In the midst of Job’s second lament (Job 29-42), he unveils a significant treatise on ethical behavior, which in some ways anticipates Jesus’ “Sermon on the Mount” (Matthew 5-7). Although in the form of justifying his own practices, Job gives some principles that apply to many areas of our work lives:
Avoid falsehood and deceit (Job 31:5)
Don’t let the ends justify the means, expressed as not allowing the heart (principles) to be lured astray by the eyes (expediency) (Job 31:7)
Practice generosity (Job 31:16-23)
Don’t become complacent during times of prosperity (Job 31:24-28)
Don’t make your success depend on the failure of others (Job 31:29)
Admit your mistakes (Job 31:33)
Don’t try to get something for nothing, but pay properly for the resources you consume (Job 31:38-40)
Of particular interest is this passage about how he treats his employees:
If I have rejected the cause of my male or female slaves, when they brought a complaint against me, what then shall I do when God rises up? When he makes inquiry, what shall I answer him? Did not he who made me in the womb make them? And did not one fashion us in the womb? (Job 31:13-15).
A godly employer will treat employees with respect and dignity. This is particularly evident in the way Job takes his servants’ complaints seriously, especially those that were directed towards his own treatment of them. Job correctly points out that those in power will have to stand before God to defend their treatment of those under them. “What then shall I do when God rises up? When he makes inquiry, what shall I answer him?” (Job 31:14). God will inquire from subordinates how their superiors treated them. Superiors would be wise to ask their subordinates the same question while it is still possible to remedy their errors. The mark of true and humble followers of God is their openness to the possibility that they are in the wrong, which is most evidenced by their willingness to field any and all legitimate complaints. Wisdom is necessary for discerning which complaints do in fact merit attention. Yet the primary goal is to cultivate an environment in which subordinates know that superiors will entertain thoughtful and rational appeals. Although Job is talking about himself and his servants, his principle applies to any situation of authority: officers and soldiers, employers and employees, parents and children (raising kids is an occupation, too), leaders and followers.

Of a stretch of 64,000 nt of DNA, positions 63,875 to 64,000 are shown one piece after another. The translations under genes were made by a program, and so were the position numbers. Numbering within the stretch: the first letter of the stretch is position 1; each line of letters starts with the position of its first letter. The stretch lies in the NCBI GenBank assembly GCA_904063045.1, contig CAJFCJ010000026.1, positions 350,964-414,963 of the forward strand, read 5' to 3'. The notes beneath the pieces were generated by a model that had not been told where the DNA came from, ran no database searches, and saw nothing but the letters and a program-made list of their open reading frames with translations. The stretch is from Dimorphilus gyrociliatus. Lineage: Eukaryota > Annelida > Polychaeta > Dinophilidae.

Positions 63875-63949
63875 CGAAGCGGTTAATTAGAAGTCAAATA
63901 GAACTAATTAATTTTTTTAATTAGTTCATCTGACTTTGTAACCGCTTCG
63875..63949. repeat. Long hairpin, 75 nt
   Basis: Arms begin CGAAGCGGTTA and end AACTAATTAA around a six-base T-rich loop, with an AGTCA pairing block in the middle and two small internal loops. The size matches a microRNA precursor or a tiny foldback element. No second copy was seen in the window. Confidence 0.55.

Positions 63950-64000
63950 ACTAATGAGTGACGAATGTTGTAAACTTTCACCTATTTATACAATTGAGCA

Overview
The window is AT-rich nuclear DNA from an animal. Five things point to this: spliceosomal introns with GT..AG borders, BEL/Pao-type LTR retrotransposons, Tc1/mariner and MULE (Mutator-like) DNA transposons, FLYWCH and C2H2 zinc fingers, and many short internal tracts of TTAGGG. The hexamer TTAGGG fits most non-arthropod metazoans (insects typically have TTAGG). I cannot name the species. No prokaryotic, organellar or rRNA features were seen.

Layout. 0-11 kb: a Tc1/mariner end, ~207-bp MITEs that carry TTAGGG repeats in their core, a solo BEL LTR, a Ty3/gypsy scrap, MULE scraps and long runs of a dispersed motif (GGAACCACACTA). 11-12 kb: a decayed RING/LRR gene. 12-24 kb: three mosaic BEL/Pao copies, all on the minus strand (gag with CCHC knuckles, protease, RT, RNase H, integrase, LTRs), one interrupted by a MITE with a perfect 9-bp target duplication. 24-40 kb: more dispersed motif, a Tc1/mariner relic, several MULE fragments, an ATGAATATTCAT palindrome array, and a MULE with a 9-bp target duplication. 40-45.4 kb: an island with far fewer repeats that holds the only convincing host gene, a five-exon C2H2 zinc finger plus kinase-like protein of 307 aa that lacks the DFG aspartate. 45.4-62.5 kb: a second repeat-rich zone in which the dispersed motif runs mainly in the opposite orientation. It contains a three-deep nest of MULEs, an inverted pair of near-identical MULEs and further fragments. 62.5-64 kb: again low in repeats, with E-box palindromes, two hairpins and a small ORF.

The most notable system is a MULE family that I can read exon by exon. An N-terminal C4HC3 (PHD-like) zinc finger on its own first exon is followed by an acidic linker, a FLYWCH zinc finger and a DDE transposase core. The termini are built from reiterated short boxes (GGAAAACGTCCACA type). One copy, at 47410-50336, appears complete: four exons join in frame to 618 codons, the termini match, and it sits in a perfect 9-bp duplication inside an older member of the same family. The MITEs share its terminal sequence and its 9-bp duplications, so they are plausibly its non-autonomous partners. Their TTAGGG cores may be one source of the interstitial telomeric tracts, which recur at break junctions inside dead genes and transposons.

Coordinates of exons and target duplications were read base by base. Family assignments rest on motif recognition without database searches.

Our time has seen great struggles for equality in the workplace with respect to race, religion, nationality, sex, class and other factors. The Book of Job anticipates these struggles by thousands of years. Yet Job goes beyond merely formal equality of demographic categories. He sees the equal dignity of every person in his household. We will become like Job when we treat each person with all the dignity and respect due to a child of God, regardless of our personal feelings or the sacrifice required on our part.
Of course, this truth does not preclude Christian bosses from establishing and exacting high standards in the workplace. However, it does require that the ethos of any workplace relationship be characterized by respect and dignity, especially on the part of the powerful.